[This is preliminary documentation and is subject to change.]

The MPI namespace contains classes that provide access to the Message Passing Interface (MPI) for writing distributed, parallel programs to be run on Windows clusters.

Classes

  ClassDescription
Communicator
The communicator class abstracts a set of communicating processes in MPI. Communicators are the most fundamental types in MPI, because they are the basis of all inter-process communication. Each communicator provides a separate communication space for a set of processes, so that the messages transmitted with one communicator will not collide with messages transmitted with another communicator. As such, different libraries and different tasks can all use MPI without colliding, so long as they are using different communicators. There are two important kinds of communicators: intracommunicators and intercommunicators. Intracommunicators are the most commonly used form of communicator. Each intracommunicator contains a set of processes, each of which is identified by its "rank" within the communicator. The ranks are numbered 0 through Size-1. Any process in the communicator can Send<(Of <(T>)>)(T, Int32, Int32) a message to another process within the communicator or Receive<(Of <(T>)>)(Int32, Int32) a message from any other process in the communicator. Intracommunicators also support a variety of collective operations that involve all of the processes in the communicator. Most MPI communication occurs within intracommunicators, with very few MPI programs requiring intercommunicators. Intercommunicators differ from intracommunicators in that intercommunicators contain two disjoint groups of processes, call them A and B. Any process in group A can send a message to or receive a message from any process in group B, and vice-versa. However, there is no way to use an intercommunicator to send messages among the processes within a group. Intercommunicators are often useful in large MPI applications that tie together many, smaller modules. Typically, each module will have its own intracommunicators and the modules will interact with each other via intercommunicators.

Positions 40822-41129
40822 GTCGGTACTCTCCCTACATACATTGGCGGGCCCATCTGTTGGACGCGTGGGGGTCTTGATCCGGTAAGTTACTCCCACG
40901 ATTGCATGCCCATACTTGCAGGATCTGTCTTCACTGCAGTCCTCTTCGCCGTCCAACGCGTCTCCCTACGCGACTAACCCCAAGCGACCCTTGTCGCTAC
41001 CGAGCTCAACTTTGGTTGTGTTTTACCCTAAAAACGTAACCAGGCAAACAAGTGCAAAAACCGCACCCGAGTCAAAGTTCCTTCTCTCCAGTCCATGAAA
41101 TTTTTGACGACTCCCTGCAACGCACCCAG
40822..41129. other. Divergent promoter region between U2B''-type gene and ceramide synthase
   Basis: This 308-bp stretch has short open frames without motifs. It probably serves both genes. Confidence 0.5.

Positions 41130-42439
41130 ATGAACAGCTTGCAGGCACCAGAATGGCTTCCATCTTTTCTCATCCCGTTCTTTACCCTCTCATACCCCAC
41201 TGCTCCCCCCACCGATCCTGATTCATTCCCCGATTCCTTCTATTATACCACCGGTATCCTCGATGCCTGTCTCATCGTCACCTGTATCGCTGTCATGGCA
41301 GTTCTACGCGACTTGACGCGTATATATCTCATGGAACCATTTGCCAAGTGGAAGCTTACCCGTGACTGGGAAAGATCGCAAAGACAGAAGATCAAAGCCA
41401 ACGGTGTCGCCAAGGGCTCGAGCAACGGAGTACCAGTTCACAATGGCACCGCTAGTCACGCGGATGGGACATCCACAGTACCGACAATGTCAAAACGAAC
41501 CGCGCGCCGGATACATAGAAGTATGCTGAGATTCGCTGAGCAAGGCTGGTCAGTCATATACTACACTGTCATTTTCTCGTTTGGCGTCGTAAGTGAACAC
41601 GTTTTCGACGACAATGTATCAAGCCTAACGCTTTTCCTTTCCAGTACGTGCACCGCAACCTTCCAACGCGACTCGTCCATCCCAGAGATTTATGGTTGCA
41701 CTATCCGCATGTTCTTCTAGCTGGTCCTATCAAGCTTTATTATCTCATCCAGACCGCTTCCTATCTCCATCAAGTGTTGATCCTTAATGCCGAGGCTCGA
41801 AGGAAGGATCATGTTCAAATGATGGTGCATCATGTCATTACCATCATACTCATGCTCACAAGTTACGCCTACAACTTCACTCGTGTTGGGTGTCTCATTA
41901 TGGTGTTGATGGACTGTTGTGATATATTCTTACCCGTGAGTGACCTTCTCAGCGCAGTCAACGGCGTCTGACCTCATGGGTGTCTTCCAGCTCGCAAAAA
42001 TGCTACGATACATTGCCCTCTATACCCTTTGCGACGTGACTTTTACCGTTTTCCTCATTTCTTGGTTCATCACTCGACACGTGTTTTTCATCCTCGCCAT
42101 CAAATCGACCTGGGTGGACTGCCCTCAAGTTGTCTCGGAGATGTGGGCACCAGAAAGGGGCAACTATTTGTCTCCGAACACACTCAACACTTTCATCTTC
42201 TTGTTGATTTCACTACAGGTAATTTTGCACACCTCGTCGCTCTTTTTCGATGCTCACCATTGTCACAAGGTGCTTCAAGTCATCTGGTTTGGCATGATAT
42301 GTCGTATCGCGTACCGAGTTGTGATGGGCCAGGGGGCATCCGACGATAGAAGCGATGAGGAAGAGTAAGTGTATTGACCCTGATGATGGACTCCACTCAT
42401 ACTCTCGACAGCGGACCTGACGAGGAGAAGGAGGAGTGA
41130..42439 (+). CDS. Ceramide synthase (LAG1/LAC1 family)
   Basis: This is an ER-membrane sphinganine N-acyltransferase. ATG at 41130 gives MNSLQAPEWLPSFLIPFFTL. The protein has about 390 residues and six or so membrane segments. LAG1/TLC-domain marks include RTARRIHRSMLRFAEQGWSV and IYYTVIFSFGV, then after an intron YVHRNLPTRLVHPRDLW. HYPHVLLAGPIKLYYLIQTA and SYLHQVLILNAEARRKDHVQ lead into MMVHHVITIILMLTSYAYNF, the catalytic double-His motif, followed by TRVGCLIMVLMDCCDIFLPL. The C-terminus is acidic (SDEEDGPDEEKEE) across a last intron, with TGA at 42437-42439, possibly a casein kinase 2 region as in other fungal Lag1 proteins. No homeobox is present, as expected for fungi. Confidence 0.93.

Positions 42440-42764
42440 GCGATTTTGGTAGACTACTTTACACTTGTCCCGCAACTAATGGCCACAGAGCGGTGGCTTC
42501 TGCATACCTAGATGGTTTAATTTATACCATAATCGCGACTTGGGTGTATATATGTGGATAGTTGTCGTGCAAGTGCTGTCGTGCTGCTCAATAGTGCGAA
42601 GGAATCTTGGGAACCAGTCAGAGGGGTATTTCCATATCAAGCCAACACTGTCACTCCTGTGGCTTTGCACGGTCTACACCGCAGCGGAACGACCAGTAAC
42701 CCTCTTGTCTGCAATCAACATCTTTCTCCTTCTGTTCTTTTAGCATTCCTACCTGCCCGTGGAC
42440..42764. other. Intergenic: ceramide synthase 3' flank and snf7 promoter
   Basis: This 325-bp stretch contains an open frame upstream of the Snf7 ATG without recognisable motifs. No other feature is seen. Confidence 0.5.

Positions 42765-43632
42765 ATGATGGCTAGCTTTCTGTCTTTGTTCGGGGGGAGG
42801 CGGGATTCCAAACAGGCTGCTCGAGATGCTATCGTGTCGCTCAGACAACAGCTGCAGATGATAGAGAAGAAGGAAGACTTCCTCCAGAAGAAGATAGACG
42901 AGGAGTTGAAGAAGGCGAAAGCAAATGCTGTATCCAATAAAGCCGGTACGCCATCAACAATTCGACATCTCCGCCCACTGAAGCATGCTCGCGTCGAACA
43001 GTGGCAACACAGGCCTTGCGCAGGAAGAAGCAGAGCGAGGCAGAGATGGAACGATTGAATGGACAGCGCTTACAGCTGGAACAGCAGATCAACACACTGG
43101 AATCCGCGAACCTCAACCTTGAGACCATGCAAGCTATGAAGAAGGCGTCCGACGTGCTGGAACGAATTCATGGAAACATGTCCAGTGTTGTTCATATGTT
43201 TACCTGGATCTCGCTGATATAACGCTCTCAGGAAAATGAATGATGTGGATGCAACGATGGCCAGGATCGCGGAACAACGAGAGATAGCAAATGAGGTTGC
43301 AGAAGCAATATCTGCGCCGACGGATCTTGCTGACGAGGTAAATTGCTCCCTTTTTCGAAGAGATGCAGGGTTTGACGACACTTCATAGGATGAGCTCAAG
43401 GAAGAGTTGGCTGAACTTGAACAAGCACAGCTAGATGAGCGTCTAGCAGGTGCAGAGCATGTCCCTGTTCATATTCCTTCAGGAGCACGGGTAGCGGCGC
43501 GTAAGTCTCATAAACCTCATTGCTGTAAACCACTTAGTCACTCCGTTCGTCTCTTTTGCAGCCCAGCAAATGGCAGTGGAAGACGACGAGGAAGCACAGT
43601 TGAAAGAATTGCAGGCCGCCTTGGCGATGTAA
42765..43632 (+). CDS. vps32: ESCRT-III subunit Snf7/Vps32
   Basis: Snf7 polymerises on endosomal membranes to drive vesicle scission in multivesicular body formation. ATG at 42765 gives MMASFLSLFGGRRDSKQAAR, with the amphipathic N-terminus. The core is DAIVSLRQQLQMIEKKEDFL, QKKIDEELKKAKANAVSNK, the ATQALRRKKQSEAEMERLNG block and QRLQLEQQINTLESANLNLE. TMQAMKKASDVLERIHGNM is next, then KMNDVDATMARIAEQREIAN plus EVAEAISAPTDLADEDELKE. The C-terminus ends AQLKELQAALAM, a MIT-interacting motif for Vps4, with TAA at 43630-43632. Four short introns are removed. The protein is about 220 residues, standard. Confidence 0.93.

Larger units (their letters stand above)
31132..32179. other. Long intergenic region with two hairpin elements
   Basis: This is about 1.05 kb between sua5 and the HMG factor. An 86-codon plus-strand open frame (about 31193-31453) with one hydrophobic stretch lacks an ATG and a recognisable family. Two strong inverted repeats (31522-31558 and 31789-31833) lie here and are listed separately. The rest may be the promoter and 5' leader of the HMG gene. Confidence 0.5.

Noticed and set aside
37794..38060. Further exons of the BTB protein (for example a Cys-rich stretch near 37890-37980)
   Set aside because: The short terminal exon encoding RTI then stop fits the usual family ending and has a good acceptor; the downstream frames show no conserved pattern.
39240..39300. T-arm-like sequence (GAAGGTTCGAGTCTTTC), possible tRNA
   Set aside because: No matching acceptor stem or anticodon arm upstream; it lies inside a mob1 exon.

CompletedStatus
Information about a specific message that has already been transferred via MPI.
DatatypeCache
Provides a mapping from .NET types to their corresponding MPI datatypes. This class should only be used by experts in both MPI's low-level (C) interfaces and the interaction between managed and unmanaged code in .NET.
Environment
Provides MPI initialization, finalization, and environmental queries.
Group
The Group class provides the ability to manipulate sets of MPI processes.
Intercommunicator
Intercommunicators are Communicators that contain two disjoint groups of processes, call them A and B. Any process in group A can send a message to or receive a message from any process in group B, and vice-versa. However, there is no way to use an intercommunicator to send messages among the processes within a group. Intercommunicators are often useful in large MPI applications that tie together many, smaller modules. Typically, each module will have its own intracommunicators and the modules will interact with each other via intercommunicators.
Intracommunicator
Intracommunicators are the most commonly used form of communicator in MPI. Each intracommunicator contains a set of processes, each of which is identified by its "rank" within the communicator. The ranks are numbered 0 through Size-1. Any process in the communicator can send a message to another process within the communicator or receive a message from any other process in the communicator. Intracommunicators also support a variety of collective operations that involve all of the processes in the communicator. Most MPI communication occurs within intracommunicators, with very few MPI programs requiring intercommunicators.
Operation<(Of <(T>)>)